ALBUQUERQUE, N.M. — The field of Democrats planning a run for governor in 2014 against Republican Susana Martinez is growing.
Albuquerque Sen. Linda Lopez says she will seek the Democratic nomination for governor next year, challenging Attorney General Gary King. King previously was the only candidate to announce plans to oppose Martinez’s re-election bid.
Lopez, an educator who has served as state senator since 1997, said she is running to bring “new energy” to the state. Lopez fell short in a bid for lieutenant governor in 2010.
“I believe New Mexico needs new energy, a positive new energy to continue helping our communities move forward with regard to jobs, education (and) the environment,” Lopez said of her decision to run, announced this week.
Lopez, who also serves as chairwoman of the Senate Rules Committee, has been a fierce critic of Martinez in the Legislature. Lopez drew fire from the governor during this year’s legislative session for perceived delays in Senate confirmation of Education Secretary-designate Hanna Skandera, who received no vote after 10 hours of public hearings. Lopez said more time was needed to address committee members’ unanswered questions.
Meanwhile, other prominent Democratic legislators said they’re also weighing an entrance into the governor’s race.
Sen. Tim Keller, the Senate Democratic whip, and Rep. Antonio “Moe” Maestas, the House whip, both said they’re interested in a gubernatorial campaign but still weighing whether to run.
Keller, who represents Albuquerque’s International District, said he had been considering running for state treasurer but is being encouraged to run for governor instead to better utilize his business background as the state’s executive.
“A lot of community folks and other elected folks are really encouraging me to run for governor,” Keller said. “It’s an exciting idea. We’re going to give that a look.”
Complicating the decision to run is the birth of his first child, expected in July, Keller said. He said he would probably make a decision during the summer on whether to run.
Maestas, who represents Albuquerque’s West Side, said he’s weighing whether the timing is right before committing to a race for governor.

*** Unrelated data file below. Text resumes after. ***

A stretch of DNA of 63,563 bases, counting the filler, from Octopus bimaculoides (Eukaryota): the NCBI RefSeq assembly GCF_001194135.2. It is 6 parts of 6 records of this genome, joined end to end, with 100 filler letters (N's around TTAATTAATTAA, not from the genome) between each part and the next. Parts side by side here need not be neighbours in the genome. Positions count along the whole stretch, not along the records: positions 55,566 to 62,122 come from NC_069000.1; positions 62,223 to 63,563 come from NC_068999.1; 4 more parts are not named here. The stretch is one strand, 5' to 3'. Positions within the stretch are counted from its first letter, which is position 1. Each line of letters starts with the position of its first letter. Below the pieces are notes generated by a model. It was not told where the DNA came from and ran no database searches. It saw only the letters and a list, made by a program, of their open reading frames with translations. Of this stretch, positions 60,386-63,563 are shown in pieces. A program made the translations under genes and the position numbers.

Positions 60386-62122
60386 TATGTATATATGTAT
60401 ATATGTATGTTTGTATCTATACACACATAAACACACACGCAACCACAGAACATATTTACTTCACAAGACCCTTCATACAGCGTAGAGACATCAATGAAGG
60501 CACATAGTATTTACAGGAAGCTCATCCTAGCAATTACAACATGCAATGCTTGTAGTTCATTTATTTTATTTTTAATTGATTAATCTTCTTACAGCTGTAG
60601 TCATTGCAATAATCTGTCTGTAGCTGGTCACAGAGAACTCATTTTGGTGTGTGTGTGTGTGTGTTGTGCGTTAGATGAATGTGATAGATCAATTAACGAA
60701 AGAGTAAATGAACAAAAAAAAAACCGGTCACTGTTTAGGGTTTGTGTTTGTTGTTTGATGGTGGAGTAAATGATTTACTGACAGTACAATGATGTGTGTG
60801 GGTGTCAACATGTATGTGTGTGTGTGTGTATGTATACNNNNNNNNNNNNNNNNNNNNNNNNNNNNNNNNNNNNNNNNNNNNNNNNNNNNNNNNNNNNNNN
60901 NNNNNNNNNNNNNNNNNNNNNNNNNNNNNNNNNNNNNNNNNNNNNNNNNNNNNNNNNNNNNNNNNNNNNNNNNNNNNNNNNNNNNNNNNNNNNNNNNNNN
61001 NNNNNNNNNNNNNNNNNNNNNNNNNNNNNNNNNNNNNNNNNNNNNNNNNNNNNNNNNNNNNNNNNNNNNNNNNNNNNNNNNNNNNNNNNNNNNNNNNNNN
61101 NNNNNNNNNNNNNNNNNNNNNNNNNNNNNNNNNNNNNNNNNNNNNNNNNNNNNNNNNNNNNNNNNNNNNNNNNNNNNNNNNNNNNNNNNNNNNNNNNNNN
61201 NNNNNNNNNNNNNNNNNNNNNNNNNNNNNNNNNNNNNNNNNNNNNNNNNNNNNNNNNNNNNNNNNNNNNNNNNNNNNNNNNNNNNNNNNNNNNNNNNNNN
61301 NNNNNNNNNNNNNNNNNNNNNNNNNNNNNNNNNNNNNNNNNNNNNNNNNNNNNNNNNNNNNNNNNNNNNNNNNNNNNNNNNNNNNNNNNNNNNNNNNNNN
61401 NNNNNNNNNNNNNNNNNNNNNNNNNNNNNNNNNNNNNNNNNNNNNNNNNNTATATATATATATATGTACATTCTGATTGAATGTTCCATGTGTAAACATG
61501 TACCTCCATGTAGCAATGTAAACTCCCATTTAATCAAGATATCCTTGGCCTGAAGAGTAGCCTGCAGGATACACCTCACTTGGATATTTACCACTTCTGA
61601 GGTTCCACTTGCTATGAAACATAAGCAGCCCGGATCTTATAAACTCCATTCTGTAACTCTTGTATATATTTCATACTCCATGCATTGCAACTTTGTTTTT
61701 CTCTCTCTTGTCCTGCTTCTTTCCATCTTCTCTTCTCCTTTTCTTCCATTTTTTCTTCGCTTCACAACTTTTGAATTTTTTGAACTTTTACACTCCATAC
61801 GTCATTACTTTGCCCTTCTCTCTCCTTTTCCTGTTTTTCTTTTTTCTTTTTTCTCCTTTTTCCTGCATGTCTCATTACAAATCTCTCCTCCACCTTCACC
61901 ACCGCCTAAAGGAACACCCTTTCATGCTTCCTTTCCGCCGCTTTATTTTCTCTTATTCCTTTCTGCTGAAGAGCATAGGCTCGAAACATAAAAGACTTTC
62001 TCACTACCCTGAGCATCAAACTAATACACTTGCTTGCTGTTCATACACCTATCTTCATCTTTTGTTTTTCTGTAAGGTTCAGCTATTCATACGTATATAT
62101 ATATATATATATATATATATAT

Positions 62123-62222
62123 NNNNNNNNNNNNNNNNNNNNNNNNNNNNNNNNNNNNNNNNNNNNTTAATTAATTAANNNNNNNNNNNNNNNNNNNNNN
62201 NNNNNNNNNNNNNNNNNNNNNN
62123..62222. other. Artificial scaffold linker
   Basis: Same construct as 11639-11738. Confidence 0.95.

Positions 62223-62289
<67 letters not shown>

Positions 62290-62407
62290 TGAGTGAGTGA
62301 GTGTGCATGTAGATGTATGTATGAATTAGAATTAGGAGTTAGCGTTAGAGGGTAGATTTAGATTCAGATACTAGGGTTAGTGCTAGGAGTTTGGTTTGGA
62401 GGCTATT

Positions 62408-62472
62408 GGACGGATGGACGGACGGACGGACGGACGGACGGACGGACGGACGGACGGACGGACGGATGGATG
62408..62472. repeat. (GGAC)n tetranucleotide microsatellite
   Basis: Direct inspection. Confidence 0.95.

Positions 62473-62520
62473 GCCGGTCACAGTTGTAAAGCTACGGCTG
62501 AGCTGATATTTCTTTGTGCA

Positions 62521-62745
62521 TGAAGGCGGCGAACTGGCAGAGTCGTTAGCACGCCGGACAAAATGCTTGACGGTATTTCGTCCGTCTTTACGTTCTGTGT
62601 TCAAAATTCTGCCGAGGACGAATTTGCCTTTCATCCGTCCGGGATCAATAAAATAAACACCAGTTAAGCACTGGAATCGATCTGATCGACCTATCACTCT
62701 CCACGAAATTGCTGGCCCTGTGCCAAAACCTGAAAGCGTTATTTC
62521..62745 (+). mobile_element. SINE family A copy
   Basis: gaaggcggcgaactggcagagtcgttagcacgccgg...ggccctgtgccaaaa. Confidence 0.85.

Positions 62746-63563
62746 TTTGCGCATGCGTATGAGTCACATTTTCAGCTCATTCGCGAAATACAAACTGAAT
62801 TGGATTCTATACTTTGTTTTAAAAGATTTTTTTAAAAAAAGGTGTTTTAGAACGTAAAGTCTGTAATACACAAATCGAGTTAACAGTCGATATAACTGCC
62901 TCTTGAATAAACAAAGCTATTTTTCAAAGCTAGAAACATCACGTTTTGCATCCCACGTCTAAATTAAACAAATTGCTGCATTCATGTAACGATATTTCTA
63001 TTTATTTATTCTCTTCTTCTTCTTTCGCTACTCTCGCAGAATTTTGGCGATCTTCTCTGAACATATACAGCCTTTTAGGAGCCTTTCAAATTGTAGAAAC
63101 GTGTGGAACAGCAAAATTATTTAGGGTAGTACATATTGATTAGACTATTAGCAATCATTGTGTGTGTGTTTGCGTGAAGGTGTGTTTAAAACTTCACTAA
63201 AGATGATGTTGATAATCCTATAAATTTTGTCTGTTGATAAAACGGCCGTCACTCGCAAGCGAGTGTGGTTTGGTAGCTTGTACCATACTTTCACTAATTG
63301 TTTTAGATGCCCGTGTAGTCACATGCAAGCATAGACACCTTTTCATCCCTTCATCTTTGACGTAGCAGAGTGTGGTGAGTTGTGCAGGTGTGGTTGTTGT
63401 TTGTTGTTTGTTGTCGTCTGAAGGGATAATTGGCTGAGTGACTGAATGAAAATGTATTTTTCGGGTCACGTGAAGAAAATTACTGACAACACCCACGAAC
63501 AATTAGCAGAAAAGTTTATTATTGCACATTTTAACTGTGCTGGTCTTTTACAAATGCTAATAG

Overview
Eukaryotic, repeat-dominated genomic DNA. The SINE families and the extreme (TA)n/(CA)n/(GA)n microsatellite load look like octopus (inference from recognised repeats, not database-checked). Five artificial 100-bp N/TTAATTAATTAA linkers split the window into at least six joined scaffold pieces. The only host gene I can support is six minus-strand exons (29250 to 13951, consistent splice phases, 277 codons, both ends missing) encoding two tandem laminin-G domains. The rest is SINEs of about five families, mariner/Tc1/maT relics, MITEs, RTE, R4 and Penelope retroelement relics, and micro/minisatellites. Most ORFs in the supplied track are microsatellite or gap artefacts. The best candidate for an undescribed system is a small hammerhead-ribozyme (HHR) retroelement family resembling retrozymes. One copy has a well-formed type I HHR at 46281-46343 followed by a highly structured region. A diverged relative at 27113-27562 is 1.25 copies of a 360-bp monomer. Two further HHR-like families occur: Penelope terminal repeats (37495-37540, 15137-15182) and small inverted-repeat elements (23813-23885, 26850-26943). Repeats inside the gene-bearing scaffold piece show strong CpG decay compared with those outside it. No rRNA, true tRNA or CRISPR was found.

“I think the people of New Mexico deserve a governor that’s stronger on the economy and that knows how government can be utilized to improve the economy,” Maestas said. “And so I think me and a dozen other Democrats have (a run for governor) in the back of their mind.
“At the end of the day, I’m confident that the party will be unified behind one candidate,” he said.
Maestas said he plans to make a decision on whether to run before June to have time to catch up with other candidates in fundraising and campaign organization.
Lopez, announcing plans to run for governor eight months after King threw his name into the hat, said she doesn’t feel behind.
“There’s still ample time and opportunity in which to garner support and raise money. There’s still plenty of time.” Lopez said.
King has raised about $250,000 for the race since he announced his candidacy in July. His campaign reported about $100,000 cash on hand earlier this month.
The governor has reported her campaign account totaled $1.5 million in early April.
State Auditor Hector Balderas, another Democrat frequently cited as a possible contender for governor in 2014, said Tuesday that he does not plan to run against Martinez.
Instead, Balderas said he is eyeing a race for attorney general.
“Later on in the future, I’d love to continue serving the people of New Mexico, but right now, I’m only looking at the attorney general position,” Balderas said.
— This article appeared on page C1 of the Albuquerque Journal